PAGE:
2001: A Year of Change? It seems like the U.S. hotel seller's market is never going to end. But, according to at least one hospitality industry forecaster, meeting organizers may gain some negotiating clout in the second half of 2001.

LodgingForecast.com (www.lodgingforecast.com), a Durham, N.H. - based firm that tracks the hotel industry, predicts an overall softening in occupancy rates from 74.32 percent in the first six months of 2000, to 74.29 percent in the first six months of 2001. That seems minuscule, "but even a small shift like this has impact. Think of what happens when the Federal Reserve raises interest rates even a small percentage," says LodgingForecast.com chief economist Evangelos Simos.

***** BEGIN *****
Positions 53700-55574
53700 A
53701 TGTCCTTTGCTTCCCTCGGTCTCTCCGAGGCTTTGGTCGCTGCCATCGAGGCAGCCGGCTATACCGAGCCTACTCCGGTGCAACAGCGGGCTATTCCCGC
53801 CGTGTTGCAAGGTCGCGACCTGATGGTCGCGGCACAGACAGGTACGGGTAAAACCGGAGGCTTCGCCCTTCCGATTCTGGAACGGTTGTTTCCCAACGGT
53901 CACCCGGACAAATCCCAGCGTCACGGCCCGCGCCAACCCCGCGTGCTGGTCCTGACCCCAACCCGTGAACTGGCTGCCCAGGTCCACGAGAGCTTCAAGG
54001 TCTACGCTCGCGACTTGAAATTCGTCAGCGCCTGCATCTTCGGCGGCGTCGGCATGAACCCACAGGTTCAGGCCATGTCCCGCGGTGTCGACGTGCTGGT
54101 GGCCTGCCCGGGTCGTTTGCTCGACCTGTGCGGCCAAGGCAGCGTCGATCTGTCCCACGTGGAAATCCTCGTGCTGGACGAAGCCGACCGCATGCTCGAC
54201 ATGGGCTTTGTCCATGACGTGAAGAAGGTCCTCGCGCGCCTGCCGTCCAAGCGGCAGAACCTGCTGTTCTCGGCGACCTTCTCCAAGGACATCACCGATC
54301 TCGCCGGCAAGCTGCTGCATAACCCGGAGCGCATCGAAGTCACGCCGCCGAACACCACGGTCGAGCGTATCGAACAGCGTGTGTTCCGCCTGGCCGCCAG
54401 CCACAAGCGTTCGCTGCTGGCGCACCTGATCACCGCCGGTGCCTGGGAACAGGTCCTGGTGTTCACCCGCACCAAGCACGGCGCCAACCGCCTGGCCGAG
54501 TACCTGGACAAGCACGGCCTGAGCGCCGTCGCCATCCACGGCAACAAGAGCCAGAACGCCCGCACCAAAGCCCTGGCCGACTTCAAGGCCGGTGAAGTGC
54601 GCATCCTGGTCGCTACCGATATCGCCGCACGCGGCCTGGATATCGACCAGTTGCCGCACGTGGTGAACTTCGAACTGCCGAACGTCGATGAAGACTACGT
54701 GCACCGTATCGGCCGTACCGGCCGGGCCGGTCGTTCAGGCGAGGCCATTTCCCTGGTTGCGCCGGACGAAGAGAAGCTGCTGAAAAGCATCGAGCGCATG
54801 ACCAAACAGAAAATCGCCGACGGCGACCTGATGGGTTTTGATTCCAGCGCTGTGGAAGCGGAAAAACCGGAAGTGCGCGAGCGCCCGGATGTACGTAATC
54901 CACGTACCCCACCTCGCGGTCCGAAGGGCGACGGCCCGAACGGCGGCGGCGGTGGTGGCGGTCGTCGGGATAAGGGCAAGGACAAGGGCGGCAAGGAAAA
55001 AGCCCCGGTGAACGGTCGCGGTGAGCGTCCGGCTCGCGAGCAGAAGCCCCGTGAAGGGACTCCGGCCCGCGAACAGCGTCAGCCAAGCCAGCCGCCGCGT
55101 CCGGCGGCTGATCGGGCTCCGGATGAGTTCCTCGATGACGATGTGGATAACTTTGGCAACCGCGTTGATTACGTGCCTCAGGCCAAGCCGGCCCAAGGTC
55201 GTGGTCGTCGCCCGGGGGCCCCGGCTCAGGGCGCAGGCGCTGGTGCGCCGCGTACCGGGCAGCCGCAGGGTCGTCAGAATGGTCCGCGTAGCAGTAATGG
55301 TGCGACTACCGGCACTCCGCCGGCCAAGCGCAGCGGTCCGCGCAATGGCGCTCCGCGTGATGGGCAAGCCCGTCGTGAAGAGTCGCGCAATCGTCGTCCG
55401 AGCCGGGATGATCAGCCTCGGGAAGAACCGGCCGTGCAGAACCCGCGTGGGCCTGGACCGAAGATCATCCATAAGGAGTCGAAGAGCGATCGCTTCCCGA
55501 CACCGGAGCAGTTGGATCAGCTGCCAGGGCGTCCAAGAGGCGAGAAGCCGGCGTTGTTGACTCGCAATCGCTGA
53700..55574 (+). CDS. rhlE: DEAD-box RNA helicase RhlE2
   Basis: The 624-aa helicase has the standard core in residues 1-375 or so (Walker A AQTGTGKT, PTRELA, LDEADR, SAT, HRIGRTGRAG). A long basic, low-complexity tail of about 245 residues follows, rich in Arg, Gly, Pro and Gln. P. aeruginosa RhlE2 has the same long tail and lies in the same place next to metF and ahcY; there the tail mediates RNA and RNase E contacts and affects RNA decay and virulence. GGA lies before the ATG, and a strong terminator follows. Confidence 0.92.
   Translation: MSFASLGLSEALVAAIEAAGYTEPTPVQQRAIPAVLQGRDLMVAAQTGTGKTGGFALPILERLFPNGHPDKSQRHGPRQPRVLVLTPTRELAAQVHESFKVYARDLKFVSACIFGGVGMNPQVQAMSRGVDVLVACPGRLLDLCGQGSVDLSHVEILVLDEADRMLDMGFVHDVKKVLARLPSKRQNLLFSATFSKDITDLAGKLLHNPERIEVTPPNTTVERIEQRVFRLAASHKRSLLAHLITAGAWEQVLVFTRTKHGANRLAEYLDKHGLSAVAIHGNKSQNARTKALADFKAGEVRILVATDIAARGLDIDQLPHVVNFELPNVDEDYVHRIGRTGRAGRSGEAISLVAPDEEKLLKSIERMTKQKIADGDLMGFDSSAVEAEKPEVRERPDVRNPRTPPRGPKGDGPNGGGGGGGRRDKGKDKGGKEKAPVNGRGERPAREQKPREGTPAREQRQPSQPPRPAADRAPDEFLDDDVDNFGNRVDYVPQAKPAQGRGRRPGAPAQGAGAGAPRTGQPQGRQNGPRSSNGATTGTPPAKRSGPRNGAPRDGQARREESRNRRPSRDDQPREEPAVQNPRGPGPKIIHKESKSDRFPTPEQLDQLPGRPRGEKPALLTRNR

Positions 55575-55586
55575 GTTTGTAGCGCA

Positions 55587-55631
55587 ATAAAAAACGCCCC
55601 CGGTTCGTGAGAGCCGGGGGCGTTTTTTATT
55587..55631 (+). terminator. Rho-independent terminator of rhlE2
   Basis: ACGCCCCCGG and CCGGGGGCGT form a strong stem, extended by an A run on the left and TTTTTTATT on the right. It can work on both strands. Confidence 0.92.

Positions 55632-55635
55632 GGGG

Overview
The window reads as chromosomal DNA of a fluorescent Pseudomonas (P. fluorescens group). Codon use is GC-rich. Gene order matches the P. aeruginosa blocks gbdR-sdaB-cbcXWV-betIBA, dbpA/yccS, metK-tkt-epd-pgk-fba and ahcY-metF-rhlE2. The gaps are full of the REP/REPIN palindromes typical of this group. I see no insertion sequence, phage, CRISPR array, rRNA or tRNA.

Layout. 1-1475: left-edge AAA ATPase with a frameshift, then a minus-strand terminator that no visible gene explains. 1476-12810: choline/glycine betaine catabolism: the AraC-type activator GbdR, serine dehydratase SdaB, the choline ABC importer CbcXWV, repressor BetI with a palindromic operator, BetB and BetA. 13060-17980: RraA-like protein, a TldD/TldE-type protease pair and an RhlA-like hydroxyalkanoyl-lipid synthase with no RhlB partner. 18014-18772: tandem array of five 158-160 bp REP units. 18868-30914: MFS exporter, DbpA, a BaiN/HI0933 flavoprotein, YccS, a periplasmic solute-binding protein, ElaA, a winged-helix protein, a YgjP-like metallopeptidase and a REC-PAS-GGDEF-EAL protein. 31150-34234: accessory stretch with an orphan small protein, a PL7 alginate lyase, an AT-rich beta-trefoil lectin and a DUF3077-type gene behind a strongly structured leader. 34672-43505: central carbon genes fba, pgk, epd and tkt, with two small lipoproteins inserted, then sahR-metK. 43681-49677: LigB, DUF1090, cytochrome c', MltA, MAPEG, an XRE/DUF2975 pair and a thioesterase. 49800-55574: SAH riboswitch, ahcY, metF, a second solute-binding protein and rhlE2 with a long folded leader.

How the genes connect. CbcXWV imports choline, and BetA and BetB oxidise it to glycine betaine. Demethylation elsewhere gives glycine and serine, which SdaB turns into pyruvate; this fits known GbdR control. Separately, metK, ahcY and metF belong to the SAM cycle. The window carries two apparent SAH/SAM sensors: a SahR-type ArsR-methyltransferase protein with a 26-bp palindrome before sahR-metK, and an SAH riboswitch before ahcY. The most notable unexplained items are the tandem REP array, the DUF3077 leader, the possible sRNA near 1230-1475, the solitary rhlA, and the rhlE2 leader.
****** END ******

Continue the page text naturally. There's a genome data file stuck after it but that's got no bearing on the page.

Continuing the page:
However, room rates - which should also be on a downward trend - have continued to remain stable or rise in most cities. "It's taking a while for the law of supply and demand to catch up with hoteliers," says Simos, "but when it does, they will have to lower prices to boost occupancy back up. We think the lodging industry's boom will flatten by the end of 2001."

Meanwhile, according to Atlanta-based hotel consulting firm PKF Consulting (www.pkf.com), 2001 will see double-digit room rate hikes in San Francisco (19.9 percent), New Orleans (14.2 percent), and Boston (11 percent). On the low end of the rate hike spectrum are Atlanta (3 percent), Honolulu (2.7 percent), and St. Louis (0 percent). And Rochester Wis. - based Runzheimer International (www.runzheimer.com) predicts an 8 percent increase in business travel hotel rates overall in 2001, but also forecasts that new properties will offer rate breaks.